28 August 2021

Why is cannabis use so prevalent in young communities?

a photo with three joints and loose cannabis

Cannabis, or marijuana as it is also known, is the most commonly consumed drug worldwide. There is an ongoing debate in many countries about whether or not to legalise cannabis, but critics of legalisation have various concerns. Cannabis users can often develop a tolerance and so the ‘high’ the drug from the drug loses some impact each time it is taken. This encourages some to progress to more impactful and dangerous drugs, which can result in the need for rehab and other drug addiction treatment. Some cannabis users also develop mental and psychological issues such as paranoia, depression, and schizophrenia, while others may find their performance in school, work, and relationships negatively affected.

In this article, we will explore some of the reasons why cannabis use is so prevalent among young people and attempt to dispel some of the commonly held misconceptions about this drug.

Cannabis is cheaper than many drugs

The affordability of cannabis makes it a very appealing drug to young people who may rely on their pocket money or part-time job earnings to purchase it. Other drugs like cocaine, heroin and ecstasy are far more expensive, but a group of friends who want to experiment can all chip in together and purchase a significant amount of cannabis to share. Not only does sharing the cost make cannabis affordable, it also creates a social aspect to using the drug. It can then be difficult for an individual to stop using cannabis because of peer pressure or because they don’t have anyone else to hang out with. A group of friends may start out buying a certain amount to share each weekend, and as their dependency on the drug starts to increase, they begin buying bigger and bigger weights.

Cannabis use is becoming more socially acceptable

Especially in comparison to other drugs, cannabis use is becoming more and more socially acceptable. While it has long been glorified in youth culture, movies and music, many countries and governments are now beginning to loosen their regulations, and some have even legalised cannabis use altogether. As with alcohol and cigarettes, legalisation not only makes cannabis more readily available to young people it also legitimises its use and makes it more difficult for parents to keep their children away from it.

The effects are thought to be safe

Another reason why cannabis use is so prevalent among young people is that it is thought by many to be completely safe. Part of this comes from the history of the drug with millions of people smoking it throughout the 1960s and 70s with few reports of serious health issues. This may be in part due to a lack of scientific research at the time, and it may also be due to the fact that naturally grown cannabis is significantly less potent than the strains available today. Cannabis in the 1960s had a THC content of around 2% but today’s popular strains have been found to contain as much as 28%. There are even edibles, dabs, and other concentrated THC products for sale with as much as 95% THC. Modern strains of cannabis have been shown to cause a great deal of harm for many people and the idea that it is safe has long been disproven.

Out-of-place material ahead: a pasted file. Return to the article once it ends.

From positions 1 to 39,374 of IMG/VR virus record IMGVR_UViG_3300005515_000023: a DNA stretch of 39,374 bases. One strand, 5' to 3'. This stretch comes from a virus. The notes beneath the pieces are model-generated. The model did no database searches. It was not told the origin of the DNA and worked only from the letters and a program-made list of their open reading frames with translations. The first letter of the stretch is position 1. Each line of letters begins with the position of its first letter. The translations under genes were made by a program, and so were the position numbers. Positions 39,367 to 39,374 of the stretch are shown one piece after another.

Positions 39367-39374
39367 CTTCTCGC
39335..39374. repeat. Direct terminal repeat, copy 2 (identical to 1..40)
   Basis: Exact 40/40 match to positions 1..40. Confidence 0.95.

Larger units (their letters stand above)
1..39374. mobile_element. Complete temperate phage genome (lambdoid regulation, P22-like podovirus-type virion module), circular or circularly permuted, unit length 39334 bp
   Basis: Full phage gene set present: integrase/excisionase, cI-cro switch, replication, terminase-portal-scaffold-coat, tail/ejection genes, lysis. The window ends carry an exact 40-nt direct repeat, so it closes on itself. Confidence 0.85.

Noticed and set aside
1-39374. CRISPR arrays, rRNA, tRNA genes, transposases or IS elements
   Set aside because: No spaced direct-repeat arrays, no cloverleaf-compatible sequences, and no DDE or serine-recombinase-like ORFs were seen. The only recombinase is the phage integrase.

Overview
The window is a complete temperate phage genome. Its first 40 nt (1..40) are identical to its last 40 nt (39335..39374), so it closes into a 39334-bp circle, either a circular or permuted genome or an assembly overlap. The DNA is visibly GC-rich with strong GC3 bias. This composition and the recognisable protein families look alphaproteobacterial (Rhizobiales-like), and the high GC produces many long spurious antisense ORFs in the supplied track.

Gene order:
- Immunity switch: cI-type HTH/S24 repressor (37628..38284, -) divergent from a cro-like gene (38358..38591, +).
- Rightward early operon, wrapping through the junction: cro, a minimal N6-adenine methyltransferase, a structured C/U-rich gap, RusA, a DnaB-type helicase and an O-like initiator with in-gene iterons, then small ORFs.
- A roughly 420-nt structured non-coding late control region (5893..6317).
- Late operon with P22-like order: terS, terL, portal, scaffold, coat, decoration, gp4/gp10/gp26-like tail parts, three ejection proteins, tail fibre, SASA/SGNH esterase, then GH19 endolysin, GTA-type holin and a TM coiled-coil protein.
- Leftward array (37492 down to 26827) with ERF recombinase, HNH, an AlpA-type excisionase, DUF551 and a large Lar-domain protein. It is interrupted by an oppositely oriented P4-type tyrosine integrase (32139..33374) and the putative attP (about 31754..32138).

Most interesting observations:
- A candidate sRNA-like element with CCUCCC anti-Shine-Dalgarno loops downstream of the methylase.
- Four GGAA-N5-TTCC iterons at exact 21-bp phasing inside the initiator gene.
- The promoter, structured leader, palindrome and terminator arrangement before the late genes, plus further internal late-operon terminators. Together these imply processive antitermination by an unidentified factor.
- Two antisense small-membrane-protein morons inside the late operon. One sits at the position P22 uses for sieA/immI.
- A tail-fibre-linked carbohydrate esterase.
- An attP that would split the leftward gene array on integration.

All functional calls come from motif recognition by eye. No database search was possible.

Cannabis use is easy to conceal

There are some drugs for which hiding the effects can be next to impossible. If your son or daughter was experiencing an LSD trip at the dinner table, for example, it is likely that you would be able to detect something was not right, even if you didn’t know anything about drugs. While this is not always the case, the signs of cannabis use are usually far easier to conceal than other substances. Common physical signs like bloodshot eyes, dry mouth, or increased appetite can be easily missed or attributed to other causes, while mental and psychological effects are often difficult to spot. This means that many young people are able to smoke cannabis regularly without teachers, parents, or other family members ever knowing.

For some fortunate people, cannabis use may have no serious adverse effects, but for many others, it can cause major damage to health, relationships, and many other aspects of life. Young people are at particular risk of developing a cannabis addiction, and this can affect their education, future job prospects and act as a gateway to other drugs. Fortunately, our rehab centres are available to help overcome addiction and begin their journey to a drug-free future.

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Our brand promise

If you successfully complete our 90-day inpatient treatment programme but experience a relapse within 30 days of leaving, we will welcome you back for complimentary 30 days of treatment.*

* Click here to learn more or contact UKAT directly for rehab availability.

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